The World Bank (WB) has said creating a regulatory environment conducive to private sector growth would require disentangling political rents and business interests.
In the latest Country Private Sector Diagnostic (CPSD) report which WB and International Financial Corporation released last week, the two institutions indicate that political patronage is the modus operandi in Malawi, undercutting the development of State capacity and efforts to address market failures.
The report says policymaking has long been driven by insider relationships and biased towards the interests of larger and established firms.
It further cites vested interests and cronyism as common constraints to the creation of competitive markets.
“The government’s large share of demand for goods and services can make these relationships very lucrative, especially in domestic markets such as those for farm inputs and construction.
“The focus on maintaining rents in these sectors has drawn government resources away from supporting private sector growth in more complex and export-oriented industries,” the CPSD report indicates.
It adds that if the new administration could strengthen accountability and transparency as well as public procurement processes, there would be an opportunity to wean many domestic firms off their dependency on government connections and support more competition across key markets.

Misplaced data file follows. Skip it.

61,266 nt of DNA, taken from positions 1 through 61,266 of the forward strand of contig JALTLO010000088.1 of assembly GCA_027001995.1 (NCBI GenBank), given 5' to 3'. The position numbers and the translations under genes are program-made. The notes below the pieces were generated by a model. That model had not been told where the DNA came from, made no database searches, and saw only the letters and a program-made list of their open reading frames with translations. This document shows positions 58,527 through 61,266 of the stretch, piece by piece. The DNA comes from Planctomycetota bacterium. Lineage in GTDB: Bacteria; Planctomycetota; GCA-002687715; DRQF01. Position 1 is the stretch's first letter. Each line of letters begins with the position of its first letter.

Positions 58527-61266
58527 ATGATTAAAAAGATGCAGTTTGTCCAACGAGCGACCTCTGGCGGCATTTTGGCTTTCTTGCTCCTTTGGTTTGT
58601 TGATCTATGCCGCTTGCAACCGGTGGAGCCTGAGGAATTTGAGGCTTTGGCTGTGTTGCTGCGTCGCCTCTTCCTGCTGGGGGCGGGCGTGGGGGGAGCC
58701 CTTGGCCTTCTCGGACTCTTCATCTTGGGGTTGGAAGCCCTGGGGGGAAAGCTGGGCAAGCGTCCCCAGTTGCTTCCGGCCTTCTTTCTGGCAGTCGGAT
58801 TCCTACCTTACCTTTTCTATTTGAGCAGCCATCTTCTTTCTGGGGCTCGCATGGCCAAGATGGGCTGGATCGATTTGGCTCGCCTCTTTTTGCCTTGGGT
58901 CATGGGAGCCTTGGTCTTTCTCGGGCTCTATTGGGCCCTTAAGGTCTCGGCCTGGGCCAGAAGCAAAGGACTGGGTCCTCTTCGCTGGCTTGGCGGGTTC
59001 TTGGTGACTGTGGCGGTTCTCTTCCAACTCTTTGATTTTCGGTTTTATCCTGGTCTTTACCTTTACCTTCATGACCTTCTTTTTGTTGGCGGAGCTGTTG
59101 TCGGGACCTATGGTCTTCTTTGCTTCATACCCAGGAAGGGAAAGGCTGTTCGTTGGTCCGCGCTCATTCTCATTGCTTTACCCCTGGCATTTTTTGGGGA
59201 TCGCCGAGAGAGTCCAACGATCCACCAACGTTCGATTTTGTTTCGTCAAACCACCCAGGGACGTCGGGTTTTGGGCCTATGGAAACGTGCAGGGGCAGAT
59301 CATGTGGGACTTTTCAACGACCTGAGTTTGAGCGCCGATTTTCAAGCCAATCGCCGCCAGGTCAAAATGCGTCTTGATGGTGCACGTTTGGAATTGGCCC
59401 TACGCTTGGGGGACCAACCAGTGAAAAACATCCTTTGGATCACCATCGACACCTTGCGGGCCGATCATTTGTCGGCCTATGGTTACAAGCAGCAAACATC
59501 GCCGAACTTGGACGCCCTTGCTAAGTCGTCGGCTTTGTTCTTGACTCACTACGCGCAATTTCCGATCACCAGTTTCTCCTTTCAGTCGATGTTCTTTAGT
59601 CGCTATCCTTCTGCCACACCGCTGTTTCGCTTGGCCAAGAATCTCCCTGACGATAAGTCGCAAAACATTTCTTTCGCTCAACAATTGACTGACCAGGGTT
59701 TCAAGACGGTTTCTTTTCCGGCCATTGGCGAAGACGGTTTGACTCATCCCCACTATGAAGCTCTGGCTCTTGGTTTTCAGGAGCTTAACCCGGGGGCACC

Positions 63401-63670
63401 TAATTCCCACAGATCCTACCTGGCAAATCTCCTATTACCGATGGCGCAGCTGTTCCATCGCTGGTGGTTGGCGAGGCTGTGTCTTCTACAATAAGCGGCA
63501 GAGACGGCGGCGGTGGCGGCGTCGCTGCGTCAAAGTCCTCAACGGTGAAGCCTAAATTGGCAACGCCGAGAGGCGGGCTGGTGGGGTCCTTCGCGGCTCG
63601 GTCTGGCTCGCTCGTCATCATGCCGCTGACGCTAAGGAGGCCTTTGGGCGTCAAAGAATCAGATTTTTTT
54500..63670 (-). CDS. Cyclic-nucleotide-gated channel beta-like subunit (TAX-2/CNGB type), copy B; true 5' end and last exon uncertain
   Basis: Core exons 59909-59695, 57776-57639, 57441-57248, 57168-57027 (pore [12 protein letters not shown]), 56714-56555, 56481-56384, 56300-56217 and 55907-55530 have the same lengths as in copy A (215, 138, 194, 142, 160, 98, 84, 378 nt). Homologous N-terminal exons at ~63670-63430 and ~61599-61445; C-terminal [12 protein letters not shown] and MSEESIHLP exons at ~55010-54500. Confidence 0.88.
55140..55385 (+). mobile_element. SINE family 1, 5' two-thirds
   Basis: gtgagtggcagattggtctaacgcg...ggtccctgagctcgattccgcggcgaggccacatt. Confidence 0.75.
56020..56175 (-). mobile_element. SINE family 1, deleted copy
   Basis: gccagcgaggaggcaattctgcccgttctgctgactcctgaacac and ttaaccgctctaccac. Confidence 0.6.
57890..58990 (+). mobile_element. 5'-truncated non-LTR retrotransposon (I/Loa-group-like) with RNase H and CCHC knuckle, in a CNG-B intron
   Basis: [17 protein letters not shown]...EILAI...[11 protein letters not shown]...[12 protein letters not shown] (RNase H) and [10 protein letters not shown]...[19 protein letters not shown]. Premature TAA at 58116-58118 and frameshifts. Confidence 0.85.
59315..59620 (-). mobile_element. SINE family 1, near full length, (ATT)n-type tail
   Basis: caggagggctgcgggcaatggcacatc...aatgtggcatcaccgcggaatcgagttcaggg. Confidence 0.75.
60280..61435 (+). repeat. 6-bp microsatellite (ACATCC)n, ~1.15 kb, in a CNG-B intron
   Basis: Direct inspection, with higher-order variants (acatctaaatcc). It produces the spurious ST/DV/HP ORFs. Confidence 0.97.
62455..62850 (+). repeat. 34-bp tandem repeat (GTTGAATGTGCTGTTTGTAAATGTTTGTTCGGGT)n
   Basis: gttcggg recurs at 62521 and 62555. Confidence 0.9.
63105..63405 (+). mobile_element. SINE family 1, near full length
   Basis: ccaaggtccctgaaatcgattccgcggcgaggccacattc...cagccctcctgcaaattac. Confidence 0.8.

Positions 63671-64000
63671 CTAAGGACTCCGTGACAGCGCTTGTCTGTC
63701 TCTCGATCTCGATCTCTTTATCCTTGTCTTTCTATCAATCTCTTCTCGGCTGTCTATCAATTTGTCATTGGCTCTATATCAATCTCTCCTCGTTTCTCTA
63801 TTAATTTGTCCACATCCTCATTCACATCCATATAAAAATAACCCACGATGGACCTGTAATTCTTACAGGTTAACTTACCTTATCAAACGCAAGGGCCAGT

Director for economic think-tank Centre for Research and Consultancy Milward Tobias agreed with the observation by the CPSD report.
“The challenge originates from having a strong government presence in the economy. As such, politically induced economic decisions affect private sector development,” Tobias said.
Government spokesperson Gospel Kazako said political patronage and rent-seeking were among cultures the Tonse Alliance-led administration was chopping off.
According to Kazako, it will be a waste of time for people to think that aligning with those in power will work to their advantage.
“This is why we are ensuring that all governance institutions are running independently and professionally to check elements of that nature,” Kazako said.
According to the CPSD report, more competition across the economy could help drive down prices of consumer goods, encourage productive investments and kick-start innovation.
Competition is already cutthroat among most micro and small-scale enterprises but larger players hold dominant market shares in their area of interest or tend to be part of strong oligopolies.
“This is reflected in surveys on the perception of skewed market dominance and the lack of effective anti-monopoly policies to ensure fair competition, where Malawi scores poorly among its peers,” the report says.